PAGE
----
Lessons In Electric Circuits by Tony R. Kuphaldt

By Tony R. Kuphaldt

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Put in common terms, it takes about 1 joule of energy to lift a 3/4 pound weight 1 foot off the ground, or to drag something a distance of 1 foot using a parallel pulling force of 3/4 pound. Defined in these scientific terms, 1 volt is equal to 1 joule of electric potential energy per (divided by) 1 coulomb of charge. Thus, a 9 volt battery releases 9 joules of energy for every coulomb of electrons moved through a circuit. These units and symbols for electrical quantities will become very important to know as we begin to explore the relationships between them in circuits.

This is a common mode of failure in high-voltage wiring: insulation damage due to breakdown. Such failures may be detected through the use of special resistance meters employing high voltage (1000 volts or more). There are circuit components specifically engineered to provide nonlinear resistance curves, one of them being the varistor. Commonly manufactured from compounds such as zinc oxide or silicon carbide, these devices maintain high resistance across their terminals until a certain ”firing” or ”breakdown” voltage (equivalent to the ”ionization potential” of an air gap) is reached, at which point their resistance decreases dramatically.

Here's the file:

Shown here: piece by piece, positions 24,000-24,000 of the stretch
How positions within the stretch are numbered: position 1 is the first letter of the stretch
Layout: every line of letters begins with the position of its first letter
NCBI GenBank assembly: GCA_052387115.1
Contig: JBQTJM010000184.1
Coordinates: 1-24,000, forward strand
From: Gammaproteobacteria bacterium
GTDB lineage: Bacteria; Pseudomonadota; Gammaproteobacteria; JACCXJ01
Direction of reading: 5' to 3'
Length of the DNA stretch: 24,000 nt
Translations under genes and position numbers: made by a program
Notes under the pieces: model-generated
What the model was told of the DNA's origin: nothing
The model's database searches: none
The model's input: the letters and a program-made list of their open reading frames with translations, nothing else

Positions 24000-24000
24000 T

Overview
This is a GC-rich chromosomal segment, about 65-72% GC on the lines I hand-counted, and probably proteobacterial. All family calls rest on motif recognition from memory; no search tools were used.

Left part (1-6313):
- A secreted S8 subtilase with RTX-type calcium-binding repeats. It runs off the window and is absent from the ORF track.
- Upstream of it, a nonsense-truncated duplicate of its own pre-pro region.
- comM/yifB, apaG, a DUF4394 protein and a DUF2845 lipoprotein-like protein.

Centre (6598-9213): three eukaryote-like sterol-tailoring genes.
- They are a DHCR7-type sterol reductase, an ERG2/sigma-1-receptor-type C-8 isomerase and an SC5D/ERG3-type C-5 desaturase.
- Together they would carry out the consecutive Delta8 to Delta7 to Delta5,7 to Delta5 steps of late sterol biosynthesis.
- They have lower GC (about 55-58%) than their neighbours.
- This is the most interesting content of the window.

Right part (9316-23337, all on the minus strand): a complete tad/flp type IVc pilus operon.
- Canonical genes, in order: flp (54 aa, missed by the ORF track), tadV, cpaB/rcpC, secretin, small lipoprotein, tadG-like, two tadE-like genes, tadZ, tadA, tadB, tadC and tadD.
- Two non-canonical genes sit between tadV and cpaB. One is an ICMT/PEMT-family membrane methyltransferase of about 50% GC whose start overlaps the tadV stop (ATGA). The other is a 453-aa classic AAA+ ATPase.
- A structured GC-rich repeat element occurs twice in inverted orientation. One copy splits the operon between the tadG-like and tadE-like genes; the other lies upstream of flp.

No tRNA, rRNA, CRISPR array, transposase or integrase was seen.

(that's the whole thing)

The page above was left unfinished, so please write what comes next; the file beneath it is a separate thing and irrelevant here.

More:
As such, they contribute no appreciable effect to the overall resistance of the circuit, and so the only resistance we have to contend with is the resistance in the components. In the above circuits, the only resistance comes from the 5 Ω resistors, so that is all we will consider in our calculations. ), but those resistances are generally so much smaller than the resistance present in the other circuit components that they can be safely ignored.

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